Community members call for removal of Butler
Dozens of voting members of the community on Wednesday evening called for a removal of Council delegate Joshua Lavar Butler from office.
A two-page resolution stated two reasons for a recall.
The first reason is for lack of representation and the second is for violating a code of conduct.
The resolution states that the local constituent body have a number of critical concerns including that the Tónaneesdizí Local Government’s Council of Naat’áanii have put their trust in Butler to be the voice for the voters.
The resolution reads, “Mr. Butler failed to listen and carry our votes at a duly called council session by not attending regular chapter meetings (here).”
The Council argued that Butler missed 8 chapter meetings, including five regular meetings, two special meetings, and one planning meeting.
“In total, he missed 9 chapter meetings,” said Angie Williams, a member of the Council, in Navajo. “He arrived two minutes before adjournment at the regular chapter meeting in May. (Local Government President Gerald Keetso) was delivering a benediction when he interrupted and said he’d deliver the closing prayer. Where he stood, he made the benediction. Then he walked up to the platform and asked for the sign in sheet. We gave it to him and he signed his name. I’m certain he received a stipend.”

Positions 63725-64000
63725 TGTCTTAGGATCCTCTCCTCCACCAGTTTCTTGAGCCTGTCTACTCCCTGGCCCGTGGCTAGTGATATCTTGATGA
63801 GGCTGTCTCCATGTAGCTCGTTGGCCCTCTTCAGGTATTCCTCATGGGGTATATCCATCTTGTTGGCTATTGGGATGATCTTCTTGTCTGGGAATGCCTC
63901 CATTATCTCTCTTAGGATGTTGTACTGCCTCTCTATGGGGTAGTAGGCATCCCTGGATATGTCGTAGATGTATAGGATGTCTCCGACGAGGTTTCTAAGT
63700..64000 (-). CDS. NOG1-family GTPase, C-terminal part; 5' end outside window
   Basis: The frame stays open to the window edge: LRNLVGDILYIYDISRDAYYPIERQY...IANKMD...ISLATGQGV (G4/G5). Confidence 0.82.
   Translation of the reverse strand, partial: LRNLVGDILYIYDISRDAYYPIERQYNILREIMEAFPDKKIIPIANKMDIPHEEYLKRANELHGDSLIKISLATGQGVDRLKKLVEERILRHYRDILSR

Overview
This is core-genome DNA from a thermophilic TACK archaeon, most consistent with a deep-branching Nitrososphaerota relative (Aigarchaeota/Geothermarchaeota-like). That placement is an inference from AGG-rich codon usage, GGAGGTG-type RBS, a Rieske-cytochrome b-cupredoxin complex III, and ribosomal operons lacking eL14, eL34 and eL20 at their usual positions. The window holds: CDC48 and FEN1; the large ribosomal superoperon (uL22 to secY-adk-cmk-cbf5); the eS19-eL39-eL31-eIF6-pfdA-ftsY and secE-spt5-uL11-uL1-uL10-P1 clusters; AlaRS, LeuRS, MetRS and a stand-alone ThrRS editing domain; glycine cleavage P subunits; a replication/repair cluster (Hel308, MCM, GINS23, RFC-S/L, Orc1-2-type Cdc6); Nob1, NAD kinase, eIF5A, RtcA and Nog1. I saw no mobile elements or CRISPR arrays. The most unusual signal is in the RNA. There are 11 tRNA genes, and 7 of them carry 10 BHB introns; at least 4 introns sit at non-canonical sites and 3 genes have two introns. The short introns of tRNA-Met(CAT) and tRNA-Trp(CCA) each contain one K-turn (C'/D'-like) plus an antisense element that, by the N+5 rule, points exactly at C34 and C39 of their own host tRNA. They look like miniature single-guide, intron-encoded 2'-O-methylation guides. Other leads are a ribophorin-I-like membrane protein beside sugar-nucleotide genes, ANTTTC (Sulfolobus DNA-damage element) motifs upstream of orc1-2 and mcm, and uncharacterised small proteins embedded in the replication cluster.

Tónaneesdizí officials argue that they have to deliver official papers to Window Rock, one of Butler’s many responsibilities.
Butler was elected in 2010 to represent Tónaneesdizí on the 22nd Navajo Nation Council. His focus at that point in time was to help streamline to process by bringing more jobs to the Navajo Nation and to the community.
Butler is a former Navajo Nation communications director and a former executive director for the Office of Navajo Government Development. Before he was elected, he made known that it was time to put his experience and skills to work at the next level as a policymaker.
Tónaneesdizí officials have said that Butler wants to decertify the single chapter he represents.
They said, “Leadership is about accepting responsibility no matter how grave circumstances may be. Responsible leadership covers and accepts blame for others and then works to correct wrongs and mistakes. It does so without boisterous claims and public statements. His actions instead are counterproductive.”
The resolution was passed by 60 in favor, 0 opposed, and 2 abstentions.
Later, he told the Navajo Times that he isn’t concerned.
Pick up an issue of the Navajo Times on Nov. 13 for a full story.